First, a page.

Laparoscopic Hernia Repair Surgery
Laparoscopic hernia repair surgery

The laparoscopic surgery technique has many benefits for the patient’s recovery. A study of the use of Progrip mesh for laparoscopic inguinal hernia repairs shows a hernia recurrence rate of 0.2%.

A 2024 study published in Surgical Endoscopy found that using mesh in laparoscopic hernia repair surgeries carries a low risk of complications of less than 1%. Patients who had the surgery experienced improved quality of life. The study authors said it showed similar outcomes to other techniques.

Open Repair Surgery

Surgeons can perform an open repair hernia surgery with or without surgical mesh. Doctors may use local anesthesia with sedation when using this method. A surgeon makes an incision over the hernia site, pushes the bulging parts into place and affixes mesh to the healthy surrounding tissue.

This procedure cuts through more muscle and requires a longer recovery than laparoscopic surgery. It can also increase the risk of blood loss, pain and infection. Open repair techniques are generally less expensive than laparoscopic approaches.

Hernia Mesh Surgery Illustration
Illustration showing open hernia mesh repair

Surgeons commonly use open repair procedures to treat hernias. Making one long incision does increase the risks and recovery time. However, this approach enables doctors to place two mesh pieces on each side of the hernia, providing extra support to the weak muscle.

Robotic-Assisted Surgery

Robotic-assisted surgery is a newer technique using small incisions, a laparoscope and robotic surgical instruments. The surgeon controls the tools from a console in the operating room. This method provides 3D images of the defective area, offering doctors a more comprehensive view.

Doctor preparing robotic surgery equipment

The instruments used in robotic hernia operations are smaller and easier to maneuver than other tools, allowing for better precision. This approach can cause less blood loss, reduced tissue damage and more nominal levels of pain. If hernia mesh revision surgery is necessary, both laparoscopic and robotic approaches are effective options.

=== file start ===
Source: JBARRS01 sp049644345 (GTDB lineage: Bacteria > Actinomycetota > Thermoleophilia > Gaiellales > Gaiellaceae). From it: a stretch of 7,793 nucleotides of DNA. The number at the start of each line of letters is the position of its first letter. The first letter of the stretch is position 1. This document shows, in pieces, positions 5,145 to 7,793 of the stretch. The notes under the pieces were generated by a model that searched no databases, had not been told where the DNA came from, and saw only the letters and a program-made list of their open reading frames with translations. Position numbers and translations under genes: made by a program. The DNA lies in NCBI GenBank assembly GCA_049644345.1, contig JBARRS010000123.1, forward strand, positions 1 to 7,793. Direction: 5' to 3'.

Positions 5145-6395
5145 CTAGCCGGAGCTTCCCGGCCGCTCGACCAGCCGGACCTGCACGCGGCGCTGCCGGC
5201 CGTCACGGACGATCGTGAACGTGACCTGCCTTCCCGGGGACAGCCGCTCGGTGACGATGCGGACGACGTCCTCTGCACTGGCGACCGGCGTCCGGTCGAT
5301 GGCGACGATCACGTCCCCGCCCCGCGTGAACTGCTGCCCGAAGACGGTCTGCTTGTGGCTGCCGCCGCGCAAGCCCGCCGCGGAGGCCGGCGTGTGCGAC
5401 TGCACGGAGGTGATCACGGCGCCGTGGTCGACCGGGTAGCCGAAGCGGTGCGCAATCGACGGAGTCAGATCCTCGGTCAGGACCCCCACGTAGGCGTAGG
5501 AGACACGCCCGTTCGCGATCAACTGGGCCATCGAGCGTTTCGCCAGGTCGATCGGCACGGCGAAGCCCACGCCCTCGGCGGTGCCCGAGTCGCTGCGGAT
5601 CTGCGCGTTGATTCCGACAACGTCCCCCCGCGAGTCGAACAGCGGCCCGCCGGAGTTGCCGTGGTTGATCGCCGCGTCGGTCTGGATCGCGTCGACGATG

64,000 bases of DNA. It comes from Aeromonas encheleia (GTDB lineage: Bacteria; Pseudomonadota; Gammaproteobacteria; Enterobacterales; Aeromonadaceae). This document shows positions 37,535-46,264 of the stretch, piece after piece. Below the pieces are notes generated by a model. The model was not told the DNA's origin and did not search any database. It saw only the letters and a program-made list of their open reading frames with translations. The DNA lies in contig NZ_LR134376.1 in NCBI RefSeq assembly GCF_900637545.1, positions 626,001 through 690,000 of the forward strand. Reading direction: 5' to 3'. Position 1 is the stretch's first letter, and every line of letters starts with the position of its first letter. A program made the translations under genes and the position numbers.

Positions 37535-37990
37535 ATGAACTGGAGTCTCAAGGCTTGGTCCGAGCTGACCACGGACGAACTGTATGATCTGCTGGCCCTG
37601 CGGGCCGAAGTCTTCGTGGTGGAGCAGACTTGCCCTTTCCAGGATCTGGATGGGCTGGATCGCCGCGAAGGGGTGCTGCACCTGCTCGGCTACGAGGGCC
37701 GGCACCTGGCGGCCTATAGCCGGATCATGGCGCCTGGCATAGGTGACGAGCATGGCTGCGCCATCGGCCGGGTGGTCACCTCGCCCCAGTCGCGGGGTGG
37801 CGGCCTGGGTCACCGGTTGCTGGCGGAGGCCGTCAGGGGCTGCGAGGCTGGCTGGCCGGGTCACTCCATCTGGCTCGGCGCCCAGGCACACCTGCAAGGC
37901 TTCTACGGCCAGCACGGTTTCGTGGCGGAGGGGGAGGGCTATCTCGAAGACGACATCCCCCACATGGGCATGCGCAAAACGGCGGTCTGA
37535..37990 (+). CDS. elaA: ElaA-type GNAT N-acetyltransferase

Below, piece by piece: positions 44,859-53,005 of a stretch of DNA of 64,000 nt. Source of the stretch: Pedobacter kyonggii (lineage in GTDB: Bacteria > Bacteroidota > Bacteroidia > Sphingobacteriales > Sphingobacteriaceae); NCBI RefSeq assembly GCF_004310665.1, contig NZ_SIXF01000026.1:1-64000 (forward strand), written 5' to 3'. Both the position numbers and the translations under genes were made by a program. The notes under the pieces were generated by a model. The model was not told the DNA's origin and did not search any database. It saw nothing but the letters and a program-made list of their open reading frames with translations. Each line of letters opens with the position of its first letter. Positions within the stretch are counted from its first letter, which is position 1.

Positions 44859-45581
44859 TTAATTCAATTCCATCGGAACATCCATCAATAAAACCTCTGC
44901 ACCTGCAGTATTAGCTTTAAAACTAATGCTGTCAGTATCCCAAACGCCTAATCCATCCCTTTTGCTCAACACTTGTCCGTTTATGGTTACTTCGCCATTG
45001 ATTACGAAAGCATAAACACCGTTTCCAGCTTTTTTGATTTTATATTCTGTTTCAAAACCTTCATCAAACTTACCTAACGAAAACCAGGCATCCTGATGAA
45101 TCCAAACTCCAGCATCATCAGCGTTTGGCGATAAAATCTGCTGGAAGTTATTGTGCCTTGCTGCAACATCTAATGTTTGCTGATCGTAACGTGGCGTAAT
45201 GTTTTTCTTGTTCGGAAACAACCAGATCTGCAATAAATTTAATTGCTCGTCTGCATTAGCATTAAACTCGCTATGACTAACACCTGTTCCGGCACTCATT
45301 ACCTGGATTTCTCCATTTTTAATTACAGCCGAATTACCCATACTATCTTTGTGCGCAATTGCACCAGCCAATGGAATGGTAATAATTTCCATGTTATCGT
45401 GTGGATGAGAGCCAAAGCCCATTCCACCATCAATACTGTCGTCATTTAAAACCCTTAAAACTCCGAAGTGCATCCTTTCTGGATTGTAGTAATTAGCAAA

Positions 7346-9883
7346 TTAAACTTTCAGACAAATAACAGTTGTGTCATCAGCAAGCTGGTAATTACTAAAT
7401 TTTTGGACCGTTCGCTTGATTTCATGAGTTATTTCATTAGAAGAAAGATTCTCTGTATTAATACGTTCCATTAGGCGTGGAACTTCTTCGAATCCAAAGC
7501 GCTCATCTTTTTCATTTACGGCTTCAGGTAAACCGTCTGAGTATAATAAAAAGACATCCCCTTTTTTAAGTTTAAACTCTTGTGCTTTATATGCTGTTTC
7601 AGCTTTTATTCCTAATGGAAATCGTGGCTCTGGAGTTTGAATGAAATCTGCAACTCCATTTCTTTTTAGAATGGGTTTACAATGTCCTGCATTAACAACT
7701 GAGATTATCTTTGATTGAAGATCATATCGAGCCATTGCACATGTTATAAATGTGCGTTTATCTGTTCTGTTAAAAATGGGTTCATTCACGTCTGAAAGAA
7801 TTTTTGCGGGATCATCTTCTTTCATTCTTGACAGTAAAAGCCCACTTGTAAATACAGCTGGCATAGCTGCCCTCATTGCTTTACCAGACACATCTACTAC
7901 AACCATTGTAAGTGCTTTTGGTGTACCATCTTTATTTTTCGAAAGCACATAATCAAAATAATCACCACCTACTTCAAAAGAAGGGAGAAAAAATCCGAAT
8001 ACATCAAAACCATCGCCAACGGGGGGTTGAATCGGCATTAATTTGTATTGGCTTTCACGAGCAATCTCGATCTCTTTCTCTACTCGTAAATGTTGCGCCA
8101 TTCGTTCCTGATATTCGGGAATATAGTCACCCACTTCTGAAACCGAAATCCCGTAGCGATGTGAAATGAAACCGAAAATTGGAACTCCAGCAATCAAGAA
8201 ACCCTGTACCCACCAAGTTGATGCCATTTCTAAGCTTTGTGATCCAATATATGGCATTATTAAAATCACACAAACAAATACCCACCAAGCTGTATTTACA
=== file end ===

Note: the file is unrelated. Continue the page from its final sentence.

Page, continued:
What To Expect Before and After Hernia Surgery

Most hernia surgeries in the U.S. utilize the open repair method. Many patients go home on the same day as the procedure.

  1. The doctor assesses the patient’s health and medications.
  2. The anesthesiologist discusses options and gives preoperative instructions.
  3. The patient arranges for someone to take them to and from the surgery location.
  4. Hernia repair typically requires less than a 24-hour stay.
  5. Recovery from hernia surgery with mesh can take several days to weeks.

Patients often wonder if you can feel the mesh after hernia surgery. People will likely have tightness, pain and swelling near the mesh site. These issues should subside during recovery from hernia surgery with mesh. The patient should monitor symptoms and contact a doctor if symptoms are unusual or worsening.

How Much Do Hernia Surgeries Cost?

New Choice Health states that the average cost of a hernia repair in the U.S. is $7,750. Open repair generally costs less than laparoscopic hernia repair.

Prices vary depending on the patient’s insurance, the procedure type and the surgeon’s experience level. Inpatient procedures are significantly more expensive than outpatient surgeries. Prices also differ by location.

Serious Complications Can Result in Hernia Mesh Revision Surgery

Patients may encounter hernia mesh complications that require hernia mesh revision surgery to repair the damage.

Complications requiring hernia mesh revision surgery include:
  • Bowel obstruction
  • Hernia recurrence
  • Infection
  • Mesh adhering to internal organs
  • Reactions to the mesh
  • Severe pain

The success of hernia mesh surgery, and the risk of complications, can often depend on the type of hernia being repaired.

“Successful hernia repair can range from 97% for small inguinal, umbilical and epigastric hernias to 75% for parastomal hernias and large incisional hernias,” Al-Mansour said.

Some kinds of mesh do not hold up well. Mesh failure can cause nausea, vomiting, fever, pain, swelling, bruising and difficulty urinating or passing stool. Some patients have filed hernia mesh lawsuits after complications from failed mesh procedures.

Please seek the advice of a medical professional before making health care decisions.